This is How Counseling Can Help Newlyweds Tackle DebtApr 19, 2017
For newlyweds, the early years of marriage can be an exciting time. This is the time for “new beginnings,” after all. Where moving in together feels new, where you learn about each other’s habits, where you find common goals to work toward — individually and as a couple. You may not be thinking about your debts and financial obligations at this point, but it’s a conversation you should be having sooner rather than later. Perhaps it might be a good idea to seek debt counseling?
Learning about each other’s finances, are part of marriage — like it or not. In some marriages, debt doesn’t become a subject of conversation until after you join all your accounts together. This can leave the concept of “my debt” turning into “our debt.”
Dealing with debt as newlyweds can be emotional, but the power of teamwork can strengthen your Canadian resolve. Debt relief can start with counseling through a Licensed Insolvency Trustee (LIT), who can explain all of your options and provide information about solutions such as a consolidation loan, a consumer proposal or bankruptcy.
Talking through solutions with a Licensed Insolvency Trustee (LIT)
Young couples carrying debt can face challenges, especially when you’re relying on unsteady jobs and “side hustles” to get by. Without emergency savings, a job loss can leave you struggling to get by and taking on more debt. If this or another financial emergency has struck, and you and your spouse are finding your debt to be unmanageable, the first step is to get debt counseling from an LIT.
LITs can do more than simply provide information on bankruptcy. They can also be an invaluable resource for looking at your debt situation and helping you find the best debt relief solution – formal or informal. It’s worth noting that under Canadian law, only an LIT can file for bankruptcy or a consumer proposal, but they can also refer you to a credit counsellor, or to a lending institution for a debt consolidation loan.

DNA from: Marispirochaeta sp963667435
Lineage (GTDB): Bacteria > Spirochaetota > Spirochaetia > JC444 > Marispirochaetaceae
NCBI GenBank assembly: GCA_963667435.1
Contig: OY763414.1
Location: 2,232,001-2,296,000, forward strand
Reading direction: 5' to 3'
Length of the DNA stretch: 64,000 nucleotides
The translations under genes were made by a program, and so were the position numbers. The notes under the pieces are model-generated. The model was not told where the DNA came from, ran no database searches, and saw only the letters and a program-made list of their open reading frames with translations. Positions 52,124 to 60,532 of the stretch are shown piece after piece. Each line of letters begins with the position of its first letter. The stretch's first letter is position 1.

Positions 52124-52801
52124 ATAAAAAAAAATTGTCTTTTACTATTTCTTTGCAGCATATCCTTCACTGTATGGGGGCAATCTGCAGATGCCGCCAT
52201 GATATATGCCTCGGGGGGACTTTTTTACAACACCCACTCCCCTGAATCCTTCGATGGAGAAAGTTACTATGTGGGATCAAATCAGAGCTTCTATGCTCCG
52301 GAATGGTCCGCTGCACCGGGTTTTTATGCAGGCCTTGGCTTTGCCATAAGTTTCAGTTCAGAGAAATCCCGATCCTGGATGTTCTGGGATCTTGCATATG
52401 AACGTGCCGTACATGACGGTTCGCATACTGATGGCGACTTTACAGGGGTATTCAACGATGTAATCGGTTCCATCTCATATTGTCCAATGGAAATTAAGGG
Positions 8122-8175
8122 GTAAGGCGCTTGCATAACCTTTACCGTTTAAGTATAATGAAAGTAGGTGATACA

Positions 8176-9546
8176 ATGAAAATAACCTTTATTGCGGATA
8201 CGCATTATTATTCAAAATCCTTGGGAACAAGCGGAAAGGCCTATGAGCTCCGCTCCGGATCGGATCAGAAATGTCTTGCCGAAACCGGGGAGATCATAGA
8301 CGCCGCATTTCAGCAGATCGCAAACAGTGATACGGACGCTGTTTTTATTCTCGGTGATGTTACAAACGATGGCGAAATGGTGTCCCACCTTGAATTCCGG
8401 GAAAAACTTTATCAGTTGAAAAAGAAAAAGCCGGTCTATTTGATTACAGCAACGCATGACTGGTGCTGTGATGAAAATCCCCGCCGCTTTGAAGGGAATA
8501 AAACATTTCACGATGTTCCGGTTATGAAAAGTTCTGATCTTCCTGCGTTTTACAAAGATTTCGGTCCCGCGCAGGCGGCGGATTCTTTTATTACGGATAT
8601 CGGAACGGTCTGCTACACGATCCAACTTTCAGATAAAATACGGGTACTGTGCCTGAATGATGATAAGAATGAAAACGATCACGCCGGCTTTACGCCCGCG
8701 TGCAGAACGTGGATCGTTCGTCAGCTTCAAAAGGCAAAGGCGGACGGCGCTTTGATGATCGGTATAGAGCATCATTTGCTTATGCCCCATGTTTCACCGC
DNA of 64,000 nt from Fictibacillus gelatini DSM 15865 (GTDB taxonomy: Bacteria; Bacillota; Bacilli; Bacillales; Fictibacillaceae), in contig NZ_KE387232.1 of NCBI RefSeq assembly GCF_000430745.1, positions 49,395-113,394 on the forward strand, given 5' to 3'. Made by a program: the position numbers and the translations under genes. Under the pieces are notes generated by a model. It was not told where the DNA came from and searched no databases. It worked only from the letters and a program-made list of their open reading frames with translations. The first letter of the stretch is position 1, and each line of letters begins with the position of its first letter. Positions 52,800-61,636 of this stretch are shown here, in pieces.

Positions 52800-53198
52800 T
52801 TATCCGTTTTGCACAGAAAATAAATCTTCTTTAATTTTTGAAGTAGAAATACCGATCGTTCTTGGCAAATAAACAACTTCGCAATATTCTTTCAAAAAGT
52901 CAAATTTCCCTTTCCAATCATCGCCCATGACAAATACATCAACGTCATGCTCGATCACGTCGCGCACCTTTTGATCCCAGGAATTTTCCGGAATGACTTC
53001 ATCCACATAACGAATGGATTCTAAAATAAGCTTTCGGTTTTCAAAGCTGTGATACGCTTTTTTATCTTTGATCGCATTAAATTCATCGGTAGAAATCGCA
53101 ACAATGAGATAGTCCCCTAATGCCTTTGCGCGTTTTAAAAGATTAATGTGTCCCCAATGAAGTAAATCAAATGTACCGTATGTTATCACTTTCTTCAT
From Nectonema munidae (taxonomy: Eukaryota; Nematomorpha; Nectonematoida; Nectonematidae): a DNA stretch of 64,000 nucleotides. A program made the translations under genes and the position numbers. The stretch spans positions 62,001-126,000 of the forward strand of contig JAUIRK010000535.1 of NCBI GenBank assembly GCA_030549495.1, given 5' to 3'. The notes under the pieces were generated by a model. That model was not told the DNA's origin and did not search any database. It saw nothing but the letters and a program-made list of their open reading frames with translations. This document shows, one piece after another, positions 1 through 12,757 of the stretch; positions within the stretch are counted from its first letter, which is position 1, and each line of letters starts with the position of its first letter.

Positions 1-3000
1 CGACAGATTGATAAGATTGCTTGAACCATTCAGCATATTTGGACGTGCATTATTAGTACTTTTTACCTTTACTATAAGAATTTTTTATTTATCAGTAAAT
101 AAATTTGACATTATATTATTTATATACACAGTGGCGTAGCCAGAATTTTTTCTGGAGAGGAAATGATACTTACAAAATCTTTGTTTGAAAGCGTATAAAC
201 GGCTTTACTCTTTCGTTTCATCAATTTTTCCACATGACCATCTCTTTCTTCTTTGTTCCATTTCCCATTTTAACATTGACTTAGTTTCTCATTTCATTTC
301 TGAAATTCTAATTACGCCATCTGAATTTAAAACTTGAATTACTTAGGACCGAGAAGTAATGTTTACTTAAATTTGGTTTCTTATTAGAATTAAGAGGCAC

After undergoing this debt counseling session, you will leave with strategies to stay on track with debt payments as a couple.
Staying on the path toward debt relief
Being together is about building chemistry. Work with your spouse to develop habits that ensure you’re on the same page in making your debt payments every month.
- Keep the why in mind. Always make sure you’re going back to your financial goals before making split decisions on spending, especially ones that could affect your ability to make debt payments. If you’re paying off debt so you can start a family, keep having conversations about planning for a child to help understand the financial impact a sudden splurge like a last-minute vacation could have on that timeline.
- Think of it as a team sport. Newlyweds need to constantly communicate about their individual financial goals. Much like a sport, team results are earned when individuals bring the best of what they have to the table. If you’re wanting to go back to school and your spouse is keen on a second car, sit down and discuss how much you need to save to make both happen, or find a compromise so you both can be happy.
- Snowball your debt for easy wins. The “snowball method” for paying down debt involves paying off smaller balances before more daunting balances, getting some easy wins to stay motivated for the long-term. With the debt snowball, you would still make the minimum payments on your other debts, which directly any extra income toward the smallest debt. This makes sense for newlywed couples just starting out on debt relief together. Taking small chips out of your debt can get you on a rhythm of repayment — just think of a snowball rolling down a hill.
The path to these strategies often begins with some good debt counseling. Learning all your options from an LIT helps to ensure you’re paying off debt in the best way for you and your family. It’s a good idea to find out all the information you can on every Canadian debt relief solution — bankruptcy is usually not your only option.
Are you looking for debt counseling as a couple? Join the conversation on social media by using the hashtags #BDOdebtrelief and #LetsTalkDebt.